April Update: Hello, Blimey. Fallen City, AV-Seq, The Bunker.

It’s been a while since we had an update on here, so I thought I’d say a few things about how we’re getting along.

Our Channel 4-funded project, Fallen City, is storming ahead (as you can see above) and we’ve now got our angry little chaps wandering about in cities that are part placeholder, part final art. It’s a lovely feeling to see the vision we had for the game being slowly filled in with the details required to make it real. The two artists we have working on the game are doing a great job, in spite of the strange brief we gave them, and the occasional problems generated by myself and James (my co-designer) really not being artists in at all. We’re also really getting to grips with bug-hunting, and okay, wow, we’ve managed to create, identify and (hopefully) expunge some exotic Ouroboros worms of design-meeting-code-meeting-design.

Fallen City, as I’ve mentioned before, is an educational title about appreciating cities. The tagline will be something like “Get The Fallen City Back On Its Feet!” That’s precisely what you’ll be doing. Turning a delapidated, abandoned city into something beautiful and alive. It’s a sort of a metaphor for reciprocity in living, in which you prod the resident “Angries” into tidying up the city and, ultimately, causing them to drop their cynicism about the place they live in. Having realised that taking care of the world around them means that the world takes care of them, the Angries become something else. Maybe not Happies, but certainly something less frowny. It’s an odd little game, but it’s starting to have real character, and I hope people will take to it.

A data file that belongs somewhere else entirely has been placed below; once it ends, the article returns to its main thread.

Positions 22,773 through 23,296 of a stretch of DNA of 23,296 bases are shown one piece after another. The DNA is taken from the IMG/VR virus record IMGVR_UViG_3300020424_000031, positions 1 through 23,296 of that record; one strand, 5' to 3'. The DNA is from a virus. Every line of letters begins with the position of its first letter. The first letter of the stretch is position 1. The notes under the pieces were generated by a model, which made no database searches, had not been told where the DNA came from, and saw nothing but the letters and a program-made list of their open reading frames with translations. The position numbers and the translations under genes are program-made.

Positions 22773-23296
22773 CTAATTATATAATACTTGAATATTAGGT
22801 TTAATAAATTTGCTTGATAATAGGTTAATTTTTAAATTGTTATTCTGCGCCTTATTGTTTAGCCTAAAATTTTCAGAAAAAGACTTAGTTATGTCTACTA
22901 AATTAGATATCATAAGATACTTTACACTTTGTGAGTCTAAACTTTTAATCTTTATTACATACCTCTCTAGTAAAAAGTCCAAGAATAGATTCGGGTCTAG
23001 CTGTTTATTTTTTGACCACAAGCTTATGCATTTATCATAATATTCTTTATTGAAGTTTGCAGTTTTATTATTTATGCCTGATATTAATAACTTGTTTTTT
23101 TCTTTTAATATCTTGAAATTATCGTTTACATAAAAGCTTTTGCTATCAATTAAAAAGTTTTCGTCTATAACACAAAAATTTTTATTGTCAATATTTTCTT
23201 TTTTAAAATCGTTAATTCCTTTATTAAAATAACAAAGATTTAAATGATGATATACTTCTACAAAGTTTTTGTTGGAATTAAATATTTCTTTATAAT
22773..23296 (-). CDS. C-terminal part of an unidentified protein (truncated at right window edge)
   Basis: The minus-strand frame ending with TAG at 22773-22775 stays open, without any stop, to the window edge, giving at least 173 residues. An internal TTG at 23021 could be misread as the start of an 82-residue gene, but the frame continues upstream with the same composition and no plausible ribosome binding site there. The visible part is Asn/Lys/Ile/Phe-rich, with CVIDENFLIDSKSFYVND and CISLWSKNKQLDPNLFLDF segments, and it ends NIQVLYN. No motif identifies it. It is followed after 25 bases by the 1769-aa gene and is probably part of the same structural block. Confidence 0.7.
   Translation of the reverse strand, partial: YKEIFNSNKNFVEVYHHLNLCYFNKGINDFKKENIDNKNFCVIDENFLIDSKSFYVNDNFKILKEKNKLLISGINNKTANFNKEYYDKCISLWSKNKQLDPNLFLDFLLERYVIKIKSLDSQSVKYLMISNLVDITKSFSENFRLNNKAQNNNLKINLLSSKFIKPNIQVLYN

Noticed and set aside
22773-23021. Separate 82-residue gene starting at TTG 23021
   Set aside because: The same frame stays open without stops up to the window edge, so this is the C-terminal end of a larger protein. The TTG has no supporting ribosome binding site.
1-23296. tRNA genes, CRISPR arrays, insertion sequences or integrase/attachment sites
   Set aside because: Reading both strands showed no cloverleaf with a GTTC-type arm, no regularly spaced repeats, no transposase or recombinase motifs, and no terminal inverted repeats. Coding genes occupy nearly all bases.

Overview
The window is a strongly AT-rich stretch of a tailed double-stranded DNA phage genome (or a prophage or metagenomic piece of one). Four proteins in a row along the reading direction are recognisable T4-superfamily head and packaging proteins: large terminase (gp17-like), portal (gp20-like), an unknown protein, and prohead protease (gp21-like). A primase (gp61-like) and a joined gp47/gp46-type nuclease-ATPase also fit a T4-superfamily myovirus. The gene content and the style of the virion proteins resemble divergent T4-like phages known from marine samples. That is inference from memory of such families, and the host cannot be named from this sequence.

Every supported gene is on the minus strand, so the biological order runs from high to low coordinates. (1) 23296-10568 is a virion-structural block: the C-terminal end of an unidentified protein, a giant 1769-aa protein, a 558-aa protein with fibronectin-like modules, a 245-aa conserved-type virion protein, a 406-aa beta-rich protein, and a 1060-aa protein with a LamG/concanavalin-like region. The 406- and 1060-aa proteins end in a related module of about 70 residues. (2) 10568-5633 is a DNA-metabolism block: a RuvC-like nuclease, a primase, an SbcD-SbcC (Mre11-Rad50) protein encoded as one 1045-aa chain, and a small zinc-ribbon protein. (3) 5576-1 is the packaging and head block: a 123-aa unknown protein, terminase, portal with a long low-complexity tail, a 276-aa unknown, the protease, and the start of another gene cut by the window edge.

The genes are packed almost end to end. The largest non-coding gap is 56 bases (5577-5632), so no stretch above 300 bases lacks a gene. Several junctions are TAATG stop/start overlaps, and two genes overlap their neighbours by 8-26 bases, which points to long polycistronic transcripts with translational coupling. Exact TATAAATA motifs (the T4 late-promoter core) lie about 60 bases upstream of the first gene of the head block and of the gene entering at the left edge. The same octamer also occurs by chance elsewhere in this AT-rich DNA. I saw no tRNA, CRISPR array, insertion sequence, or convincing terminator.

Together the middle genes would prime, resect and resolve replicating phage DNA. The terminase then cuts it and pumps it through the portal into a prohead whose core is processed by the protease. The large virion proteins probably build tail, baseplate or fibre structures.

Our impossibly industrious programmer and 3D graphics master Tom has also been putting the finishing touches to a project that he started way before Big Robot began flexing its pneumatics. That’s AV-Seq, which you can see an image from, below.

It is, as the title might suggest, an audio-visual sequencer game. Nodes fall from the top of the screen and must be connected according to colour and the detonated in the sequencer grid below. Detonations open up patterns within the sequences, which is based on the musical track that is playing underneath. The patterns create their own sort of melody over the top. It’s shaping up to be a fine musical puzzle game, and it’s already rather mesmerising. We’ll have more on this soon, I suspect, because it might well be our first proper release.

Much further away, in the realms of strange experimentation, we are producing things that look like this:

This is our other, more ambitious spare-time project. I am playing games like Stalker and Darwinia as part of my research for it. We’re designing clever, polygonal robots to live in it. It also has a name: The Bunker. This is our long term plan, and something that we’re going to have to raise money for to make in the way it deserves. It’s going to be the project that – in a nonetheless lo-fi indie sort of way – expresses my interest in open, living worlds, and also robots. Robot ecologies. More on that soon.

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